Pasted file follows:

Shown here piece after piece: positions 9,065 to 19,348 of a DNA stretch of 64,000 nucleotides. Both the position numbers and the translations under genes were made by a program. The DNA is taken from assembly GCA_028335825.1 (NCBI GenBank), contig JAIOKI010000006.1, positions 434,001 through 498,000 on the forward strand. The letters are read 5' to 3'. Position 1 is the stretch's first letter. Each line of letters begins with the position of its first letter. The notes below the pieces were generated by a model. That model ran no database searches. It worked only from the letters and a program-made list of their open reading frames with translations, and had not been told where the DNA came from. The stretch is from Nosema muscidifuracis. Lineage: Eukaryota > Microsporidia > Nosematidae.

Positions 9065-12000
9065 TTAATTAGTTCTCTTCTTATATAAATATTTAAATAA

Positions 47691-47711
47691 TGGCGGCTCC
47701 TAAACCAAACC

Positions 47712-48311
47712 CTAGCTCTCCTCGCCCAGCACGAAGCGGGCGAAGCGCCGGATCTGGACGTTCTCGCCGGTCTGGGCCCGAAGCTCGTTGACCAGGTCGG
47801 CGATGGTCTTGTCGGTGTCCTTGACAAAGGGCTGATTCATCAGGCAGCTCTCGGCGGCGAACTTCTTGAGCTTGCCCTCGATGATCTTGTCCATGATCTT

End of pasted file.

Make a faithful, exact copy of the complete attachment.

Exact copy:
Shown here piece after piece: positions 9,065 to 19,348 of a DNA stretch of 64,000 nucleotides. Both the position numbers and the translations under genes were made by a program. The DNA is taken from assembly GCA_028335825.1 (NCBI GenBank), contig JAIOKI010000006.1, positions 434,001 through 498,000 on the forward strand. The letters are read 5' to 3'. Position 1 is the stretch's first letter. Each line of letters begins with the position of its first letter. The notes below the pieces were generated by a model. That model ran no database searches. It worked only from the letters and a program-made list of their open reading frames with translations, and had not been told where the DNA came from. The stretch is from Nosema muscidifuracis. Lineage: Eukaryota > Microsporidia > Nosematidae.

Positions 9065-12000
9065 TTAATTAGTTCTCTTCTTATATAAATATTTAAATAA

Positions 47691-47711
47691 TGGCGGCTCC
47701 TAAACCAAACC

Positions 47712-48311
47712 CTAGCTCTCCTCGCCCAGCACGAAGCGGGCGAAGCGCCGGATCTGGACGTTCTCGCCGGTCTGGGCCCGAAGCTCGTTGACCAGGTCGG
47801 CGATGGTCTTGTCGGTGTCCTTGACAAAGGGCTGATTCATCAGGCAGCTCTCGGCGGCGAACTTCTTGAGCTTGCCCTCGATGATCTTGTCCATGATCTT